This connection is one which we have tried to make with our corporate hypocrite pickets at Shoppers Drug Mart, Hudson's Bay, Canadian Tire, the banks, and Loblaws. The Loblaws pickets started in 1995, when dozens of corporations featured on the Loblaws food drive materials congratulated themselves on their "spirit of sharing." We found this outrageous, considering most of them had donated to the Tories campaign fund, fully knowing of the Harris policies which many of us predicted at the time would lead to an explosion in hunger and homelessness. Additionally, all of them, including Loblaws, had deferred hundreds of millions of taxes. This is greed, not sharing, something for which none have shown any regret.

Loblaws, as you point out, has done much to help Daily Bread. Yes, the intent is good, but it is built on a faulty foundation. Naming a problem is the first step in resolving it. Loblaws and Weston Industries must acknowledge their role in the hunger crisis if they ever hope to end it. To do this, they have to examine the issues we raise in our flyers.

Just as it is hypocritical for men who batter women to wear white ribbons, it is hypocritical for corporations to say they are helping to end hunger when everything about their day-to-day operations contributes to the inequalities which produce hunger in the first place.

Harris did not cut social assistance rates in a vacuum. He had the support of just about every corporation involved in the food drive; we cannot ignore this support, nor the silence which has echoed through corporate coorridors in response to the suffering wrought by this government.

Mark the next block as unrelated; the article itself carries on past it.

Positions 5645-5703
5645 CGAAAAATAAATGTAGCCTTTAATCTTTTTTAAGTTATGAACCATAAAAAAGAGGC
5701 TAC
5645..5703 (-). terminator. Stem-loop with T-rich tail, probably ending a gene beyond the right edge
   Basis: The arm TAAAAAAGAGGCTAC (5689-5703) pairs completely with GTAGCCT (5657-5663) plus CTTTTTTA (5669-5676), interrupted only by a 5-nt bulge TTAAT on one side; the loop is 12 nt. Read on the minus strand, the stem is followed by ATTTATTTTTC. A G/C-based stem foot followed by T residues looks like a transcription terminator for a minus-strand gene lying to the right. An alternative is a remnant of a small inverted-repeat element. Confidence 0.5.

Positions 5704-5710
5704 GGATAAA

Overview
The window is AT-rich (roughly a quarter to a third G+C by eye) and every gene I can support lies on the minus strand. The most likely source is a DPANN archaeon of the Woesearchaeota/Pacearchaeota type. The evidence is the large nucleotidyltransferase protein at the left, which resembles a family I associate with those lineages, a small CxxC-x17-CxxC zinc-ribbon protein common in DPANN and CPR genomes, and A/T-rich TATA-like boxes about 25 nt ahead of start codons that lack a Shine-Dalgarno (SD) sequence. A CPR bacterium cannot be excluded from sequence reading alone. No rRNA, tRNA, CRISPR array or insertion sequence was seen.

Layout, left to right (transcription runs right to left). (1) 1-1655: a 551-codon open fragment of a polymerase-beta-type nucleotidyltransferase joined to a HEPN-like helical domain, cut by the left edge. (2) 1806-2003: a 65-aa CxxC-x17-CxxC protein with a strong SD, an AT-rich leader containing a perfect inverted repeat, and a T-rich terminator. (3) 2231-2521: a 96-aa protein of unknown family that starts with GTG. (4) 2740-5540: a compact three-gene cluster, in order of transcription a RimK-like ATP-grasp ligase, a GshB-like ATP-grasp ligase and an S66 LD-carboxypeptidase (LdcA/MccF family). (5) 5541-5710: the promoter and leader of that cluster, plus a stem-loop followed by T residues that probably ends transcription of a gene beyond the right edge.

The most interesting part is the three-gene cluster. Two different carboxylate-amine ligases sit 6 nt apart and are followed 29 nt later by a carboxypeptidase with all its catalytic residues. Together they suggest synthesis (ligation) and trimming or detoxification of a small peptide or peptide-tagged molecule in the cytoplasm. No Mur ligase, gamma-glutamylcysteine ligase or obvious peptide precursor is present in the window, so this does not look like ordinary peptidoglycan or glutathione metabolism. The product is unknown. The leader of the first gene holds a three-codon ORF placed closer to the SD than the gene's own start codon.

Do you know we have written two open letters to Richard Currie, President of Loblaws, expressing our concerns regarding his corporation's support for the Tories, its refusal to pay its fair share of taxes, and the outrageous sums paid to its executives? It has always been our contention that to end hunger, we must end greed. Unfortunately, no one from Loblaws has responded. Ironically, we believe, the only response defending Loblaws comes from yourself (and more recently from Second Harvest, whose spirited tribute to its benefactor rings hollow when we consider that Second Harvest's vice-president is a Loblaws executive!)

We also wonder if you know that our peaceful leafletters have been harassed by Loblaws management, threatened with slander, intimidated by plain-clothed individuals videotaping our every move and the licence plates of our cars, and arrested by Metro police simply for handing out thoughtful flyers which speak of going beyond the charity model to end hunger. This is hardly the behaviour, it would seem to us, of a benign corporate entity.

If this were not bad enough, it has also come to our attention that Weston has heavy investments in aquaculture in Chile and Ecuador, a practice which has proved devastating to the local economies, pushing already poor farmers off their land, increasing repression to "protect" the fish farms, and, after six or seven years, rendering the land useless for any form of agriculture. This is an indefensible profit-making practice which only serves to undergird the inequality of our much-vaunted global economy. And it is something which Loblaws customers must know about; the poor and hungry of Chile and Ecuador suffer the pain of going without meals just as surely as Canadians do.